Grower 101: Using Evaporative Cooling, Part II

April 18, 2003 - 12:37

Find out more about how to keep your greenhouse ventilated and cool in the heat of summer.

The heat of the summer is right around the corner, and that
means more energy is being used to keep your greenhouse cool. As you learned in
Part I in the March issue of GPN, fan and pad systems are great for cooling,
but there are more options: swamp coolers, mist and fog systems, and fan-generated
fog units.

Swamp coolers

Typically known as "swamp coolers," self-contained
evaporative cooling units are mounted on a concrete pad adjacent to the
greenhouse. A unit consists of a metal enclosure that contains a blower or fan and
either cellulose pads and a water pump or a polyester belt that rotates in a
pan of water. The dry outside air drawn in through the pads or belt picks up
moisture before it enters the greenhouse. After the cool air is heated inside
the greenhouse, it is exhausted through the louvers or vents, taking the heat
with it. These units work well in naturally vented greenhouses.

Portable swamp coolers are also available. They are usually
placed inside the door of a greenhouse on the end opposite where the fans are
located. Air that enters through the door is conditioned and picks up heat as
it travels toward the fans. A hose connection and electric supply are needed.
One unit will cool up to 1,200 sq.ft. Measurements taken last summer in a
Connecticut greenhouse showed that air temperature in a shaded greenhouse with
swamp coolers was several degrees below outside ambient.

Mist and fog systems

Research has shown that fine mist or fog is more effective
than cooling pads or swamp coolers. Most mist and fog systems utilize
high-pressure nozzles to form fine water droplets. Mist contains droplets in
the 50- to 100-micron size (thickness of a human hair = 0.004 inches = 100
microns). Fog contains droplets of 0.05-50 microns. The smaller the droplet
size, the quicker it absorbs heat and changes to the vapor state. Larger
droplets take longer to change and can end up wetting the surface they fall on.
Therefore fog is more desirable for evaporative cooling whereas mist is usually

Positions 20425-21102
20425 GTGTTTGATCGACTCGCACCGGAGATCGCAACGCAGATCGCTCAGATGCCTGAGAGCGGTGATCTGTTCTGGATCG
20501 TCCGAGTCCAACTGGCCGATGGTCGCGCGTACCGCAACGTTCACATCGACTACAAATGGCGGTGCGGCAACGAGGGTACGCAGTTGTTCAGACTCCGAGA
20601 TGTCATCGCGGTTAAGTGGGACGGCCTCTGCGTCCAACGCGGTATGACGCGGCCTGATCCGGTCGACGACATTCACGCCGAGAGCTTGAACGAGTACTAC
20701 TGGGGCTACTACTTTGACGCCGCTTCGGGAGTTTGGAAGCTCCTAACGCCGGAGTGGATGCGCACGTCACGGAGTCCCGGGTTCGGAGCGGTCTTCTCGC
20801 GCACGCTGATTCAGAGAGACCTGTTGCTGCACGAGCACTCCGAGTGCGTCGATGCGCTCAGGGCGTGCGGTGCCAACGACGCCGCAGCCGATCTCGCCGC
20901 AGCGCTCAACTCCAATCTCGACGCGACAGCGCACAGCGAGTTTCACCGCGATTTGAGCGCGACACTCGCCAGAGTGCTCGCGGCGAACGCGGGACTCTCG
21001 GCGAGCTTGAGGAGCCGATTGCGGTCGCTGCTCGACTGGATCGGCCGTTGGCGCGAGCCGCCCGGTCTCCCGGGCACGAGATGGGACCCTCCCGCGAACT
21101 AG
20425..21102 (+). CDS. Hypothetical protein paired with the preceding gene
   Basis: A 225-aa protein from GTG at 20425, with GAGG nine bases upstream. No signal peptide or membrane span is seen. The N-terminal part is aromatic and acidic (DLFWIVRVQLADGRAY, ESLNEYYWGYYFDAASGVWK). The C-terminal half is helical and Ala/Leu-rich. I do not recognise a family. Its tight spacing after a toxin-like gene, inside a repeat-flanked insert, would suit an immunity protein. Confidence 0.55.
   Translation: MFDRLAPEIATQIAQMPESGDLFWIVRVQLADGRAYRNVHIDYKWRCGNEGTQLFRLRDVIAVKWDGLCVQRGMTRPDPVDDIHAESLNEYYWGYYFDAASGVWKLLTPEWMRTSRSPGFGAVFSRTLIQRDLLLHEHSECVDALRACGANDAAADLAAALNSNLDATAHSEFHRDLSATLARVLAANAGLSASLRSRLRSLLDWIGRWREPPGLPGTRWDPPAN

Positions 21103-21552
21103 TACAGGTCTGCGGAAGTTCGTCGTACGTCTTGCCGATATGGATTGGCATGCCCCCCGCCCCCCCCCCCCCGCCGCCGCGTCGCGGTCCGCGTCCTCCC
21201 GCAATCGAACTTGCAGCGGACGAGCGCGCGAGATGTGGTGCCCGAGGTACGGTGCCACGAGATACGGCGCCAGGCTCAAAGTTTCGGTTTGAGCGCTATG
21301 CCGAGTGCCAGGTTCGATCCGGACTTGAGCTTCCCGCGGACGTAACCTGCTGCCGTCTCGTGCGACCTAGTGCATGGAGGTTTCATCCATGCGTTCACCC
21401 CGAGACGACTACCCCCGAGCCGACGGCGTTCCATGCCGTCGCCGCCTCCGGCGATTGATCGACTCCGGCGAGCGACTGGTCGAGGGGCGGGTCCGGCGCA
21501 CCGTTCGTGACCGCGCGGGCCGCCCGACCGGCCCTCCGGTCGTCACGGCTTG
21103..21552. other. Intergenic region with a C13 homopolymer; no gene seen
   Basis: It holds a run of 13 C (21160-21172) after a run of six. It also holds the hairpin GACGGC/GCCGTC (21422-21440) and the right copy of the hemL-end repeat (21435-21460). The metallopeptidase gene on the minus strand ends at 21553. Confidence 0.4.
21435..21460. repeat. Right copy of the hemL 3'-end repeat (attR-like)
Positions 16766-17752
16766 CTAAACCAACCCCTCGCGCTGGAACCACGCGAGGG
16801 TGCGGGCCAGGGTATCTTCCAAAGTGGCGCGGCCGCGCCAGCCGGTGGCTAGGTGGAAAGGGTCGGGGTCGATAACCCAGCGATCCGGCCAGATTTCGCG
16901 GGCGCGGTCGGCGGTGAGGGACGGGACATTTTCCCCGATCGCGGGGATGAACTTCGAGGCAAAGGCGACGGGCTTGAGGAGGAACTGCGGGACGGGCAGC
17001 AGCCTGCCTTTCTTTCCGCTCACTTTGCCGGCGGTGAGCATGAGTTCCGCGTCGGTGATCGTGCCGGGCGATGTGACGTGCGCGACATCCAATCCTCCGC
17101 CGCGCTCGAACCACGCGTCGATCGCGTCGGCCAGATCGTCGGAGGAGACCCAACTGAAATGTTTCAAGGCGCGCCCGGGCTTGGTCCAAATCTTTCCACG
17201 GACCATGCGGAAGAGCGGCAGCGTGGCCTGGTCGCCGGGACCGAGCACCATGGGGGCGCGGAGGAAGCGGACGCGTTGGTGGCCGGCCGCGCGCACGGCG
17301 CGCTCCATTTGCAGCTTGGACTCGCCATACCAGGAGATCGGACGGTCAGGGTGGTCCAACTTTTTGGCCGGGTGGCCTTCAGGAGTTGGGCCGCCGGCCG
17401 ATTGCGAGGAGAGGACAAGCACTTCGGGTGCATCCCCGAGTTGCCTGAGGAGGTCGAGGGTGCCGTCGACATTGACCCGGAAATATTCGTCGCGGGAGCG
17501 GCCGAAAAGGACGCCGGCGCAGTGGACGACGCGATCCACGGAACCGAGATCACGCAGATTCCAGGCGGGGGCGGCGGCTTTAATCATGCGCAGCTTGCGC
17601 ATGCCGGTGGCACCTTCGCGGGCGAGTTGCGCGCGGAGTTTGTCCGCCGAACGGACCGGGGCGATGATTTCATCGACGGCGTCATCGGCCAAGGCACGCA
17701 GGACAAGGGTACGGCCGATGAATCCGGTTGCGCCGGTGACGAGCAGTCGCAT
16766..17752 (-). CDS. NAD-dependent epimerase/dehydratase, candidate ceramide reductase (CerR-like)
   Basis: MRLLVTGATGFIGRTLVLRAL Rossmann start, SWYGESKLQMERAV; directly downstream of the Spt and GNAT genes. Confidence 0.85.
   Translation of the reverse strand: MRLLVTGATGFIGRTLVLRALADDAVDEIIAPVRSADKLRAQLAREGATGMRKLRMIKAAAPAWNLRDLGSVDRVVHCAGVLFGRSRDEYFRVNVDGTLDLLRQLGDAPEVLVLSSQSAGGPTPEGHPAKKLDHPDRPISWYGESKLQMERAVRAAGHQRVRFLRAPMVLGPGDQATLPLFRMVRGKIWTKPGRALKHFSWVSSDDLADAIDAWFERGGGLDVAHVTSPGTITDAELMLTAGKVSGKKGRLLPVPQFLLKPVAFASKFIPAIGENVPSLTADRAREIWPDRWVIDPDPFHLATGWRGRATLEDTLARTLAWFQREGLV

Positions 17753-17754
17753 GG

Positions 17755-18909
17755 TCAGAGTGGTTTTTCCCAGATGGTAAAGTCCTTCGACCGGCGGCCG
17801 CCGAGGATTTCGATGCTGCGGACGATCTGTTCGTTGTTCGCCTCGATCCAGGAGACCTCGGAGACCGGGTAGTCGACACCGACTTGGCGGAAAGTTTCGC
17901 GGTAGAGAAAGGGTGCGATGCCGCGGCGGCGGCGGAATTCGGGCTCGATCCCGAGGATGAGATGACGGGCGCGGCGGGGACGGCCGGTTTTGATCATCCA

better for plant propagation.

A high-pressure pump is necessary to develop the force
needed to form mist or fog. Depending on the nozzle style, it takes 60-500 psi
to form mist droplets and 500-1,200 psi to form fog. High-pressure piping is
also necessary. Particular care has to be given to filtration to prevent nozzle
clogging. Because so little water is needed, (typical nozzle output is
0.5?1.0 gal. per hour) some growers use demineralized, bottle water or
rain water. Anti-drip nozzles are also installed to prevent draining the system
after the water is shut off.

Most fan systems are set up with many of the nozzles over
the intake louvers and vents, with a small percentage distributed throughout
the crop area. Building shelters over the intake end of the greenhouse and
mounted nozzles within this will restrict any dripping to outside the
greenhouse. In natural ventilation systems, the nozzles are uniformly
distributed throughout the greenhouse.

Fan-generated fog units

An alternative system utilizes a
fan with a special hub and blade assembly. Water is fed into the hub and
channeled to the four blades. As the water exits the end of the blade, it
encounters a shearing speed and atomizes into fine fog droplets. The fan
distributes the fog in the greenhouse. Sizes are available that will cool up to
several thousand square feet of growing area.

With all systems, adding
excessive moisture to the greenhouse can increase the incidence of disease.

Usually, evaporative cooling is
the last stage of cooling in the greenhouse. If the fan system or natural
ventilation cannot satisfy the environmental needs, the evaporative cooling
system activates. Control can be from a thermostat, controller or computer. If
you need to keep the temperature down for crop production this summer, try
evaporative cooling.

About The Author

John Bartok is an agricultural engineer and extension professor-emeritus in the Natural Resource Management and Engineering department at the University of Connecticut, Storrs, Conn. He may be reached at jbartok@rcn.

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